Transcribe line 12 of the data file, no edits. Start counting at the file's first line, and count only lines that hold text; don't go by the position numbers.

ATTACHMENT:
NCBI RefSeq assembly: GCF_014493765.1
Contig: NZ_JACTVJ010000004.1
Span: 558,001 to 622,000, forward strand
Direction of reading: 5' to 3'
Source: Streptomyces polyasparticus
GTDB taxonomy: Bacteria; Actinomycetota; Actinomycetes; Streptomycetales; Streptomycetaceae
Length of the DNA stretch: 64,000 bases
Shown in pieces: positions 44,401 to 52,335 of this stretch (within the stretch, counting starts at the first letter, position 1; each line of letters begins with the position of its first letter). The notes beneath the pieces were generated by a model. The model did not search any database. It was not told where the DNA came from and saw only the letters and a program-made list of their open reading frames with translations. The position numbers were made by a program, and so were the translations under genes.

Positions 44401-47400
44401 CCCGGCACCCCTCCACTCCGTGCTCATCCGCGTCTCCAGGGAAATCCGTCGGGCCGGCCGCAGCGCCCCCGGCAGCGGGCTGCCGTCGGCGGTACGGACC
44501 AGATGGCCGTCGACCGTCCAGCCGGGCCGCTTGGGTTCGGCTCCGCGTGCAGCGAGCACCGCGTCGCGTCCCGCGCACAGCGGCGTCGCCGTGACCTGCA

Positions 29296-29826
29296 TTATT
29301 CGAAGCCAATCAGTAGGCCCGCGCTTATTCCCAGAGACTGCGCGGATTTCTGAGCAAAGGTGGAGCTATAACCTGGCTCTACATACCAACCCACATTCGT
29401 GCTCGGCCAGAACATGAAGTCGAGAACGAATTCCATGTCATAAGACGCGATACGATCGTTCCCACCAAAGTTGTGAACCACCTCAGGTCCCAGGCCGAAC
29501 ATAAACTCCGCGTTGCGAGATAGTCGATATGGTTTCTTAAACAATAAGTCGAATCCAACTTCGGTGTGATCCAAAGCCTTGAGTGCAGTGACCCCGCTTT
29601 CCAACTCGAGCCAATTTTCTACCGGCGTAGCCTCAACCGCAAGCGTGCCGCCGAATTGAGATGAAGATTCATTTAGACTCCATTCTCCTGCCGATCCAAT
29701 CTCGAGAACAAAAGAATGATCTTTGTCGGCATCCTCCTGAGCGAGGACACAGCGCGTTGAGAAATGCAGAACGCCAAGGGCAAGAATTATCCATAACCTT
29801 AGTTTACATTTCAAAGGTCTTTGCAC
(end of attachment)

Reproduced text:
Positions 29296-29826